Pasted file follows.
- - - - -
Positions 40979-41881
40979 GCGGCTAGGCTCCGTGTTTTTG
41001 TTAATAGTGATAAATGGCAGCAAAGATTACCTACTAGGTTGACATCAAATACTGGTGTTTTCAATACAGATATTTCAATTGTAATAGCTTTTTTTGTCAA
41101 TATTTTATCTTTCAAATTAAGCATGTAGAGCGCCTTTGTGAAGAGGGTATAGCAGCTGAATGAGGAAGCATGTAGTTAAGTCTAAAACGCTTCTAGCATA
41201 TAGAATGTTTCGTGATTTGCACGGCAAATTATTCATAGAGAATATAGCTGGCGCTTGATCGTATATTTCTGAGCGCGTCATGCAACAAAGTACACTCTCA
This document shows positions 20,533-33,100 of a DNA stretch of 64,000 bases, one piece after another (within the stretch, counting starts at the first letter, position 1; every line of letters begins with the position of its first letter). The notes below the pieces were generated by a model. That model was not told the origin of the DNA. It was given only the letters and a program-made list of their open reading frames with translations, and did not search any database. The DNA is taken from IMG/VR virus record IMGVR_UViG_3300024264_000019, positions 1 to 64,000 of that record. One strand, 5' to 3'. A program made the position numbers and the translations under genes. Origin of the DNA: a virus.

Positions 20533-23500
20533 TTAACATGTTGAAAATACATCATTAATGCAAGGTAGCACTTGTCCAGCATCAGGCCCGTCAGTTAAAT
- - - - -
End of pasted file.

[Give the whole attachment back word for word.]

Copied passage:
Positions 40979-41881
40979 GCGGCTAGGCTCCGTGTTTTTG
41001 TTAATAGTGATAAATGGCAGCAAAGATTACCTACTAGGTTGACATCAAATACTGGTGTTTTCAATACAGATATTTCAATTGTAATAGCTTTTTTTGTCAA
41101 TATTTTATCTTTCAAATTAAGCATGTAGAGCGCCTTTGTGAAGAGGGTATAGCAGCTGAATGAGGAAGCATGTAGTTAAGTCTAAAACGCTTCTAGCATA
41201 TAGAATGTTTCGTGATTTGCACGGCAAATTATTCATAGAGAATATAGCTGGCGCTTGATCGTATATTTCTGAGCGCGTCATGCAACAAAGTACACTCTCA
This document shows positions 20,533-33,100 of a DNA stretch of 64,000 bases, one piece after another (within the stretch, counting starts at the first letter, position 1; every line of letters begins with the position of its first letter). The notes below the pieces were generated by a model. That model was not told the origin of the DNA. It was given only the letters and a program-made list of their open reading frames with translations, and did not search any database. The DNA is taken from IMG/VR virus record IMGVR_UViG_3300024264_000019, positions 1 to 64,000 of that record. One strand, 5' to 3'. A program made the position numbers and the translations under genes. Origin of the DNA: a virus.

Positions 20533-23500
20533 TTAACATGTTGAAAATACATCATTAATGCAAGGTAGCACTTGTCCAGCATCAGGCCCGTCAGTTAAAT